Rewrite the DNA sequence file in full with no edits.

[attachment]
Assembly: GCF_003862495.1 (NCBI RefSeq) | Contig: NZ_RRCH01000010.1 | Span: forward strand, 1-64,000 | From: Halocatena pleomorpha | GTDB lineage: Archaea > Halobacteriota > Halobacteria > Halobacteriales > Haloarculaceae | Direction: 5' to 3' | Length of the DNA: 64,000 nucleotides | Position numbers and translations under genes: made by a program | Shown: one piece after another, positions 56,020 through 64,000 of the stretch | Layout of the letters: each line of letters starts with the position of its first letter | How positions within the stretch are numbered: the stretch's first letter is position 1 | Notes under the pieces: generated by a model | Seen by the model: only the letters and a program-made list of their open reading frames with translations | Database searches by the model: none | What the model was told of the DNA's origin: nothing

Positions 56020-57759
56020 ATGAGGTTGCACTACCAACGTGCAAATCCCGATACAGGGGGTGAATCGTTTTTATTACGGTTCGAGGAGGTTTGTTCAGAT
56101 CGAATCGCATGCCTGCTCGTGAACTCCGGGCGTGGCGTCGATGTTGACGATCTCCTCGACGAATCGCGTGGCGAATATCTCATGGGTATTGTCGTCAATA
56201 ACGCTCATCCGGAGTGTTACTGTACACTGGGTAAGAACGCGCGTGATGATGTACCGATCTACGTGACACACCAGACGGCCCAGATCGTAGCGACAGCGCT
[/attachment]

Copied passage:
Assembly: GCF_003862495.1 (NCBI RefSeq) | Contig: NZ_RRCH01000010.1 | Span: forward strand, 1-64,000 | From: Halocatena pleomorpha | GTDB lineage: Archaea > Halobacteriota > Halobacteria > Halobacteriales > Haloarculaceae | Direction: 5' to 3' | Length of the DNA: 64,000 nucleotides | Position numbers and translations under genes: made by a program | Shown: one piece after another, positions 56,020 through 64,000 of the stretch | Layout of the letters: each line of letters starts with the position of its first letter | How positions within the stretch are numbered: the stretch's first letter is position 1 | Notes under the pieces: generated by a model | Seen by the model: only the letters and a program-made list of their open reading frames with translations | Database searches by the model: none | What the model was told of the DNA's origin: nothing

Positions 56020-57759
56020 ATGAGGTTGCACTACCAACGTGCAAATCCCGATACAGGGGGTGAATCGTTTTTATTACGGTTCGAGGAGGTTTGTTCAGAT
56101 CGAATCGCATGCCTGCTCGTGAACTCCGGGCGTGGCGTCGATGTTGACGATCTCCTCGACGAATCGCGTGGCGAATATCTCATGGGTATTGTCGTCAATA
56201 ACGCTCATCCGGAGTGTTACTGTACACTGGGTAAGAACGCGCGTGATGATGTACCGATCTACGTGACACACCAGACGGCCCAGATCGTAGCGACAGCGCT